1. 26.03.2008 at 10:33 am

    Like I said in another comment, I am in the middle on this one. It can be fun and engaging, but as a pure tool, it has it limits with regards to usefulness. But most tools do. I own a snow shovel, but only use it a few times a year. But, someone in Maine uses it a lot more. Twitter is a snow shovel. For some, they use it a lot, but for others not so much. Then there are those that live in San Diego…

  2. 26.03.2008 at 4:51 pm

    Jamie, your lobster bisque and mahi mahi were much better than my chop-chop salad! Thanks for a great morning. Lots of good comments.
    On the twitter value matter, value, I suspect, may be a lot like obscenity–I can’t define it, but I know it when I see it. Trouble with that definition, is that it’s all in the eyes of every individual beholder.
    I wonder if much of the twitter hullabalu isn’t about “first” adopters ranting about new toys and others just reacting to rant topics they don’t have high on their current priority list. Rant is a friendly term.
    All of the information and points of view are informative, and some are even colorful and imaginative. I don’t detect any that are personal, but I may have missed something. It happens.
    Seems to me that there are a lot of blog posts on technology, particularly the newest finds and shiny toys. There seems to be comparatively fewer blog posts on other topics related to non-profits and association management. A word cloud comprised of recent topics posted in the clump might be informative.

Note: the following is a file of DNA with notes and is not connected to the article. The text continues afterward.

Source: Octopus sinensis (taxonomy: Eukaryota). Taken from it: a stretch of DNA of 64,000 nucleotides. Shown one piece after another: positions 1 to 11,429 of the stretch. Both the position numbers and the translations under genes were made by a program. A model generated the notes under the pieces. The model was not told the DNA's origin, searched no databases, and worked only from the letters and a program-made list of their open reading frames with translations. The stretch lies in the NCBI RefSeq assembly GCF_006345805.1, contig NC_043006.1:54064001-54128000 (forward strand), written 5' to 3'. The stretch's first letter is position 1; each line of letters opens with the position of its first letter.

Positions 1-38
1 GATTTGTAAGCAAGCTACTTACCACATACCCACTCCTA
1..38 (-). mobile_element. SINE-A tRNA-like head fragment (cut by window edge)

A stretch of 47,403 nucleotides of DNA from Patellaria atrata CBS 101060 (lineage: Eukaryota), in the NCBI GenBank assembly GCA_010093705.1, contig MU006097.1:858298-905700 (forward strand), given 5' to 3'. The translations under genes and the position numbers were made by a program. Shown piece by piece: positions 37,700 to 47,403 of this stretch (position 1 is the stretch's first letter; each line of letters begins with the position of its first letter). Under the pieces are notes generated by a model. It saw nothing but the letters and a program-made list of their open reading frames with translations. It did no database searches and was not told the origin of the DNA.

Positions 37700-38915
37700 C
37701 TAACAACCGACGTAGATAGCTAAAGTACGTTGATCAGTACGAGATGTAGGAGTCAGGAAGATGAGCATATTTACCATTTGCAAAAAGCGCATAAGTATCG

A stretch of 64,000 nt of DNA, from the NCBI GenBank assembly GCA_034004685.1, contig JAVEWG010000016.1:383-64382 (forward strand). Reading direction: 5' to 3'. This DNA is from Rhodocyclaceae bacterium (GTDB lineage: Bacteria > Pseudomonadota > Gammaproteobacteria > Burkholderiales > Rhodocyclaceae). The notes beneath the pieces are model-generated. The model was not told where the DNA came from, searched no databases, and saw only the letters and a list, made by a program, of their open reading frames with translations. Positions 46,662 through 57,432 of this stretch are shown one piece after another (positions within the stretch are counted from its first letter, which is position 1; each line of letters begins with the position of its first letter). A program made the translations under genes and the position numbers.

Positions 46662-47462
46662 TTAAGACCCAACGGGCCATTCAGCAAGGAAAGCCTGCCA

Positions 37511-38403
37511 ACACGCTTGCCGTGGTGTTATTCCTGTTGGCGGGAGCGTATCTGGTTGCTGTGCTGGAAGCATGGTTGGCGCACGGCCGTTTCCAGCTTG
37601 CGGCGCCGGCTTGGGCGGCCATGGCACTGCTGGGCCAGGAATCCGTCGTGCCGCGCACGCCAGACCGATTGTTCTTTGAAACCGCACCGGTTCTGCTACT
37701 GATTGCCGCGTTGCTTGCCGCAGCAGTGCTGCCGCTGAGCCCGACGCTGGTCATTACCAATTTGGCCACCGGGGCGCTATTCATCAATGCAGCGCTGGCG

Regardless, bloggers can post about anything they want on their blogs. But then, responders can respond in any fashion they wish to those same posts.
    Is first generation technology the only valuable topic in associationland to blog about? Is it time to remember that “variety is the spice of life”?
    Again, my thanks.

  3. 26.03.2008 at 8:53 pm

    Jamie, I certainly didn’t mean to hurt your feelings. I’d never looked at your Twitter comments before (and in all honesty, probably will not do so again) but I certainly read, admire, and learn from your blog. The difference lies in that what you write in your blog is engaging and communicative.
    As I said in my post, if you like Twitter, then great. There’s nothing wrong with someone talking about the mundane details of their life with their friends, or finding an actual use for it (some have suggested conferences, traveling through old-school Communist islands, whatever). More power to you!
    But, while I admittedly had wicked fun poking at Twitter, my post was really not ABOUT Twitter. It was about social media, and the attitudes that have developed around it. It just so happens that Twitter is a perfect example of what has caused those attitudes to develop.
    And I believe that the people who think social media are valuable (and I count myself among them, to some extent) really need to understand those attitudes, in all their brutal glory, without being too thin-skinned about it — unless they are perfectly happy talking only to their friends and commiserating about those who “don’t get it” with those who “do.”